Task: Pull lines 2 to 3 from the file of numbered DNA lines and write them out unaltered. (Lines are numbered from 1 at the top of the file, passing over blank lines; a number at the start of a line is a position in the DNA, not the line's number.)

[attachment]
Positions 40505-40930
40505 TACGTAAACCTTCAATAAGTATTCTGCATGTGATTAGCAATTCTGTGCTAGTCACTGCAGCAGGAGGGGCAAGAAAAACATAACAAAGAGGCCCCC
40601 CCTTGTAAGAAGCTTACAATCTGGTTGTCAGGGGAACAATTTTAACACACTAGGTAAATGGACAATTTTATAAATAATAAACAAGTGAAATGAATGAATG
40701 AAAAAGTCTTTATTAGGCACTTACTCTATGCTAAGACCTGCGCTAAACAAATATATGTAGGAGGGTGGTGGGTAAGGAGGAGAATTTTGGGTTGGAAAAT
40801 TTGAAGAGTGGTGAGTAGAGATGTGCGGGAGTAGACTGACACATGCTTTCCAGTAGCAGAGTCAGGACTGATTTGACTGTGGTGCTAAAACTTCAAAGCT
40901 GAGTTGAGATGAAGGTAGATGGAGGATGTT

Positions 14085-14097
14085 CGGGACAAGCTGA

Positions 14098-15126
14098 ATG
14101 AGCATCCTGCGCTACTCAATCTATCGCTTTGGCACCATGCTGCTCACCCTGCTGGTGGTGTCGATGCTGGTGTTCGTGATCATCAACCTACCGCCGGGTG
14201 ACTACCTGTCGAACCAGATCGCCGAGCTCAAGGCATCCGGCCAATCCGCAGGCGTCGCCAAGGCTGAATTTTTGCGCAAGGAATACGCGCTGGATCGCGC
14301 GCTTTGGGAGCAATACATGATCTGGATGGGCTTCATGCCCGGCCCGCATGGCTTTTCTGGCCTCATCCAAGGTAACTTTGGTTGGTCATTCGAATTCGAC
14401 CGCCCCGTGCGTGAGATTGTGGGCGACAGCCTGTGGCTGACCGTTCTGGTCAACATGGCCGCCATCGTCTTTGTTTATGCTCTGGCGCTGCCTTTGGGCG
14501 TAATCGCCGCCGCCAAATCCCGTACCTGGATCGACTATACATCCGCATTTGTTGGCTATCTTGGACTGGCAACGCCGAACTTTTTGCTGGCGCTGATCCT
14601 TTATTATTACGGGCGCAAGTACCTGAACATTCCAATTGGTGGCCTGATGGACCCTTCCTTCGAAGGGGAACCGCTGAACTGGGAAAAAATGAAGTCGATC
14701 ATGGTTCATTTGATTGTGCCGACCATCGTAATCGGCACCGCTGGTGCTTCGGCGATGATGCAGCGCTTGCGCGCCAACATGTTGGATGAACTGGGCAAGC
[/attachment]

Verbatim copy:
40505 TACGTAAACCTTCAATAAGTATTCTGCATGTGATTAGCAATTCTGTGCTAGTCACTGCAGCAGGAGGGGCAAGAAAAACATAACAAAGAGGCCCCC
40601 CCTTGTAAGAAGCTTACAATCTGGTTGTCAGGGGAACAATTTTAACACACTAGGTAAATGGACAATTTTATAAATAATAAACAAGTGAAATGAATGAATG